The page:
I’m a Real Lawyer: Trust But Verify!

img_0131-cropped1Going through the administration of my blog, I saw that a few people were googling: “the law office larry liem doan scam?” Wow! That’s a surprise. Well, I guess people run across blogs and sites all day long and, in this day and age, are always suspicious whether a company offering products or services is a scam or not.

Dear readers, rest assured that I’m an attorney licensed by the State of California. You can verify yourself at the State Bar of California website. Just enter my name in the Attorney Search box, Larry Liem Doan or Larry Doan, and you can see for yourself that I’m indeed an attorney currently in good standing.  I’m also a current member of the American Immigration Lawyers Association (AILA).

I invite and encourage you to make a comment or ask a question related to the blog articles you’ve read by going to the “Leave a Reply” box at the bottom of the article.  Please keep the comments relevant to the article.  Unfortunately, I cannot respond to comments asking detailed and specific questions related to your individual immigration situation or problem.  I can only respond on the blog to more general questions and in a general way.  For a detailed analysis of your specific situation and possible solutions, I invite you to contact me at my site, guruimmigration.com and click on “Email/Phone Consult” at the top, or by email:  consult@guruimmigration.com.

Best!

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49 Responses to “I’m a Real Lawyer: Trust But Verify!”

  1. I read your blog with interest on the top 10 reasons visas are denied and was surprised to see that medical inadmissibility didn’t make the top 10. What is the % of medical denials and are there any reasons outside the listed diseases for inadmissibility that would get a visa denied? What were the top medical situations that visa were denied.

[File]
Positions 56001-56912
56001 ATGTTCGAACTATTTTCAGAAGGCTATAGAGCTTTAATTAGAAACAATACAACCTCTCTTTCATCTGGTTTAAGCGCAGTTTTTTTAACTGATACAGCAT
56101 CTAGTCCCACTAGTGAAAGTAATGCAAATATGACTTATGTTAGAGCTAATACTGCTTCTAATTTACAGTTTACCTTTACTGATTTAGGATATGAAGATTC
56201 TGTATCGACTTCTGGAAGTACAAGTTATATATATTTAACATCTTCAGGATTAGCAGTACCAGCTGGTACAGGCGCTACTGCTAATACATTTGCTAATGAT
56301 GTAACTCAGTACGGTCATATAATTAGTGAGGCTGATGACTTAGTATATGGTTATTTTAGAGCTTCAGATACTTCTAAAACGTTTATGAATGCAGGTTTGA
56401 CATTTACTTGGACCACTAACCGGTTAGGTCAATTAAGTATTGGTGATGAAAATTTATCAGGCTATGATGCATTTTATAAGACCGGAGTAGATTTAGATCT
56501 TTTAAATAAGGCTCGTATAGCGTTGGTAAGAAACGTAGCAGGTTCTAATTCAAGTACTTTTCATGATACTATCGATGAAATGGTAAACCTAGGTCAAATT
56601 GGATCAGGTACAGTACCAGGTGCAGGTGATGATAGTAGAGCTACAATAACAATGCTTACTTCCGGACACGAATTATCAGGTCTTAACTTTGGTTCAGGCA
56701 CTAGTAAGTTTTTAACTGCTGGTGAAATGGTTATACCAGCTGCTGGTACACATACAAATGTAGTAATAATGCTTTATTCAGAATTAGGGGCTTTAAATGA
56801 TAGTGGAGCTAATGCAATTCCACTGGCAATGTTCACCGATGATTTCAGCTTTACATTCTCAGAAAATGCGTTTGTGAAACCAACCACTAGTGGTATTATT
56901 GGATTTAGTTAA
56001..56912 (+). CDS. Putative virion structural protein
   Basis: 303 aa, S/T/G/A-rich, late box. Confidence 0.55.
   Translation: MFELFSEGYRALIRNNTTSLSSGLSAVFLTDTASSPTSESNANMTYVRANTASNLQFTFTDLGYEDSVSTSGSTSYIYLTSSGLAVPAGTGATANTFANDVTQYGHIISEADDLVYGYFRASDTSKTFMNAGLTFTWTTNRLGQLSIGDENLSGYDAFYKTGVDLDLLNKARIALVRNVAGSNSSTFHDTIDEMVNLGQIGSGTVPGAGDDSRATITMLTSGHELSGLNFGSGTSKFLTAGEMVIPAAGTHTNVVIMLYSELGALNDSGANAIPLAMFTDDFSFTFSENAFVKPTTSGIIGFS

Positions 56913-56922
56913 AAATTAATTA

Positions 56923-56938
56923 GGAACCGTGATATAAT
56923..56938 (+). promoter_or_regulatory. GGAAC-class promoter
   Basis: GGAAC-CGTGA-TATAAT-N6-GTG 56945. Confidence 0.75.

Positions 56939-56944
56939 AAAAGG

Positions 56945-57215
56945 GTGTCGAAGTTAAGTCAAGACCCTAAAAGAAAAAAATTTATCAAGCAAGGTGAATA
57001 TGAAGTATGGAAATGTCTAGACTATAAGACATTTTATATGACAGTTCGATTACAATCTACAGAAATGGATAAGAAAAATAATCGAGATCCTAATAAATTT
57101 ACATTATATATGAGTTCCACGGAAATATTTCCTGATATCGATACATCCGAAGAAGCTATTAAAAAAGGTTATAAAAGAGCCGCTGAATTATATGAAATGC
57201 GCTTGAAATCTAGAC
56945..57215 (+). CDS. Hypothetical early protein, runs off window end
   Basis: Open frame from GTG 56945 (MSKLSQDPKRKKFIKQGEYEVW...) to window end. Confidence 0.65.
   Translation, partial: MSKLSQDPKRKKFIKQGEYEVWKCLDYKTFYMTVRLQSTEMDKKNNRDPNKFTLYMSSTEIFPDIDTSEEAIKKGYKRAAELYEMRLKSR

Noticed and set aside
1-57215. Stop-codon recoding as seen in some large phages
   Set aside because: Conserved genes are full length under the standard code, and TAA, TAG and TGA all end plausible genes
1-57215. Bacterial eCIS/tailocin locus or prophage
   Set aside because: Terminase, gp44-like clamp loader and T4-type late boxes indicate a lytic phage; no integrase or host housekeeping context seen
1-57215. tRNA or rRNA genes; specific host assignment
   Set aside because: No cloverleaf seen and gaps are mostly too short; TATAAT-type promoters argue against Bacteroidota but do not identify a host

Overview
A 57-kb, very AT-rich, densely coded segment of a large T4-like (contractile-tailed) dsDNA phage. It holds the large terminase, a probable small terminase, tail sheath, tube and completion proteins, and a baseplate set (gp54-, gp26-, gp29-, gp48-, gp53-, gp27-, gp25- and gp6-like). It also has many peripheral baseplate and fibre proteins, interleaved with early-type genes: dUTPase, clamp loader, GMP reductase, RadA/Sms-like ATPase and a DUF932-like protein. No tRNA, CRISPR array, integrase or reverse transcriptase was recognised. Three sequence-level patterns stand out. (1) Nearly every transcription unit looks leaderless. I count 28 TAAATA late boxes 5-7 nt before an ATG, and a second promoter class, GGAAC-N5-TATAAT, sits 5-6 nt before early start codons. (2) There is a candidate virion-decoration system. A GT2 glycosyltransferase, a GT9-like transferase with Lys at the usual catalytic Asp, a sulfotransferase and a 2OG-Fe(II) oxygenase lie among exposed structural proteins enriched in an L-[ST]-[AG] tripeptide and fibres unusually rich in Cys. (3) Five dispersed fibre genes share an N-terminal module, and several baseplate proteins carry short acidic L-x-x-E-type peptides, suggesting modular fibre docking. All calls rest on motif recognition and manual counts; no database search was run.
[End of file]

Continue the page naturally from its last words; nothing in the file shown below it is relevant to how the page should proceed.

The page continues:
Like

    • Lucy,

      Thanks for posting this type of question, which is the type of comment not having to do with your particular immigration situation and is welcomed on this blog. It’s an interesting question, although it should have been posted under my other post, “Top 10 Reasons Why Immigrants Get Visas Denied – 2013 Update.” No, medical reasons did not make the top 10 list of denials in 2012, as far as the absolute numbers are concerned: only 47 denied for lacking required vaccinations (even after being given opportunities to obtain the vaccinations) and 113 for physical or mental disorders. For those with communicable diseases, apparently all applicants who were found with this ground of inadmissibility in fiscal year 2012 at first were able to overcome it, so the denial was zero.

      For 2014, the latest complete year in which data is currently available, the total number of denials for these three types of medical reasons was 942, which would have put it in 10th place in Table 1 of the post.

      Larry L. Doan, Esq.
      GuruImmigration.com

      Like